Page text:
Introducing: Ask a Doctor
At UTHSC ENT, we understand that patients need clear, helpful answers to their questions. We also know that a flood of new information can be overwhelming.
That’s why our department’s introducing Ask a Doctor: an ongoing series of posts that tackle Frequently Asked Questions about common issues. We hope these articles give you a better understanding of your situation and an easy path to treatment.
Today, let’s talk about snoring!
Prepared by: Andrew Franklin, UTHSC Medical Student
Reviewed by: Dr. M. Boyd Gillespie
So, what is snoring?
Snoring is the noise produced during sleep due to vibration of structures found within the airway. This disorder is quite common, affecting somewhere between 20% and 40% of individuals.
UTHSC ENT recently unveiled a state-of-the-art Sleep Surgery Clinic. Here, we use cutting edge techniques to treat snoring and sleep apnea.
If you’d like to learn even more about snoring and sleep apnea, click here. If you’d like to make an appointment at our clinic, give us a call! 901-737-3021
What are some snoring causes?
Snoring can have many causes. One of the largest causes of snoring is obesity, especially in the case of a patient who has an elevated amount of neck or jowl fatty tissue. Snoring risk would be heightened, for example, in a patient with a larger chest and neck.
Studies also suggest that males are more commonly affected than females. However, women see increased rates of snoring after menopause and as they age.
Snoring can also be caused by the anatomical narrowing of the airway. In patients with a narrower pharynx, snoring is seen at a higher rate in comparison to individuals with a normal cross-sectional area of their pharynx.
What are the symptoms and long-term outcomes of snoring?
In addition to the noise that snoring causes, there are additional potential symptoms, including but not limited to:
- Sleep disturbance/restless sleep
- Daytime sleepiness
- Difficulty concentrating
- Nocturia (waking up at night to urinate)
When snoring goes untreated, its effects can be widespread. Those who snore throughout the night are more likely to suffer from night sweats and reduced sexual desire.
When data was gathered in one study that focused on school-age children’s academic performance in light of snoring and intermittent hypoxia (lack of oxygen being delivered to the body), nightly snoring showed a strong correlation with poor academic performance.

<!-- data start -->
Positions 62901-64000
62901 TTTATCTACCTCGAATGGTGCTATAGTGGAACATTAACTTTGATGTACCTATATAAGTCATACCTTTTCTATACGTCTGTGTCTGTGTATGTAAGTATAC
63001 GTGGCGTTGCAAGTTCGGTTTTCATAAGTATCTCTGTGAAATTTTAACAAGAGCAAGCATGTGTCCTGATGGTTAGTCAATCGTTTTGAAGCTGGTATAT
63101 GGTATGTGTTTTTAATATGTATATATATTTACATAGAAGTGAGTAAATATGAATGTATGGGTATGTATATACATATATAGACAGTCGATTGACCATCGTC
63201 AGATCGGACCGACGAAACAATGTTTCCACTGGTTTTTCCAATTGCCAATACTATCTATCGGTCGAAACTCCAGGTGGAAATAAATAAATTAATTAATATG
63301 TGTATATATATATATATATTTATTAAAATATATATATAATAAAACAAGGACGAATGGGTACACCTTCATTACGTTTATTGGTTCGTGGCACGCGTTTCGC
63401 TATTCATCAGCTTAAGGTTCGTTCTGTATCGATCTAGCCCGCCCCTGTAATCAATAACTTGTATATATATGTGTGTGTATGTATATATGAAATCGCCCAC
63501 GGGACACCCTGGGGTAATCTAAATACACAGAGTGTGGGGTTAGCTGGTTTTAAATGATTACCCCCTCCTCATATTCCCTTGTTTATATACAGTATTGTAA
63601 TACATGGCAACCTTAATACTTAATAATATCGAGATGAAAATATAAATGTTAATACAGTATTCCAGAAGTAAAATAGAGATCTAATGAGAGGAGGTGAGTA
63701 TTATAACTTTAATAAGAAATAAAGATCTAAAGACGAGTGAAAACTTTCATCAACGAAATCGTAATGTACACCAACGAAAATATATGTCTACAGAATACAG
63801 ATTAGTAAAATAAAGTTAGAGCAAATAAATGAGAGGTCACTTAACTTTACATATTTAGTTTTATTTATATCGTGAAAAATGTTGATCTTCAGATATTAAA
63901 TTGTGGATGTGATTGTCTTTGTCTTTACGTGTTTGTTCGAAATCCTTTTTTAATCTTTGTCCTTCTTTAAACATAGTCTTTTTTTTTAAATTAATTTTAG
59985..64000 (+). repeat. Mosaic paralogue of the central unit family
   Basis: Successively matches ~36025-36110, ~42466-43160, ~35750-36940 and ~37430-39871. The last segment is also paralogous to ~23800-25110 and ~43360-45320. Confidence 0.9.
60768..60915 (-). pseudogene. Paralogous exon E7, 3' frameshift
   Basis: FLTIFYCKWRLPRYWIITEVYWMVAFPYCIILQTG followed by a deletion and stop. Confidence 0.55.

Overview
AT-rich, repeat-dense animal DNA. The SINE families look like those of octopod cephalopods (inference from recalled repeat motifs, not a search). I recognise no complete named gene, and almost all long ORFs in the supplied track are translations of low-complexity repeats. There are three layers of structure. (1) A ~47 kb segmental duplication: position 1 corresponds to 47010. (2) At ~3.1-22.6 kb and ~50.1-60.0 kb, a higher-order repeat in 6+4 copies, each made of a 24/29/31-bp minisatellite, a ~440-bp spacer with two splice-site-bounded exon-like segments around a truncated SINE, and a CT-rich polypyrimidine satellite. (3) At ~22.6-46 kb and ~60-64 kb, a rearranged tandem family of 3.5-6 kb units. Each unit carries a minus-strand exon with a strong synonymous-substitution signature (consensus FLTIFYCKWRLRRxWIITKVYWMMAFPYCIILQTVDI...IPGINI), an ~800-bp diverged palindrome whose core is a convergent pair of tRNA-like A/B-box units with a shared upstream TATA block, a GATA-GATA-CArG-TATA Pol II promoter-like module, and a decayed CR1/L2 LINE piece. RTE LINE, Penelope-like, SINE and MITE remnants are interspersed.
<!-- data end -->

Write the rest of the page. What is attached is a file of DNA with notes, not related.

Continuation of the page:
Snoring that is severe enough to awaken an individual can also play a key role in weight gain. When eating meals after an abbreviated night’s sleep, our bodies release higher amounts of insulin. Long-term continuation of increased insulin will cause an increase in weight, make diabetes more likely, and can even lead to worsening of snoring itself.
What are some snoring treatments?
There are both non-surgical and surgical interventions for snoring.
Non-surgical interventions include, but are not limited to:
- Weight loss and exercise
- Changing the angle at which the patient sleeps at (e.g. specialized pillows)
- Oral appliances that change the angle of the airway opening
- Using nasal strips while sleeping
- Using nasal decongestant sprays prior to sleep
Surgical interventions include, but are not limited to:
- Septoplasty (deviated septum reconstruction)
- Soft palate stiffening procedures (available in office under local anesthesia)
- Tonsillectomy (removal of the tonsils)
Although it is rare to eliminate snoring sound altogether, snoring can be effectively managed with at least a 50% reduction in the volume of the bothersome sound in most cases using a combination of techniques. This can result in a better night sleep for both the bed partner and the snorer.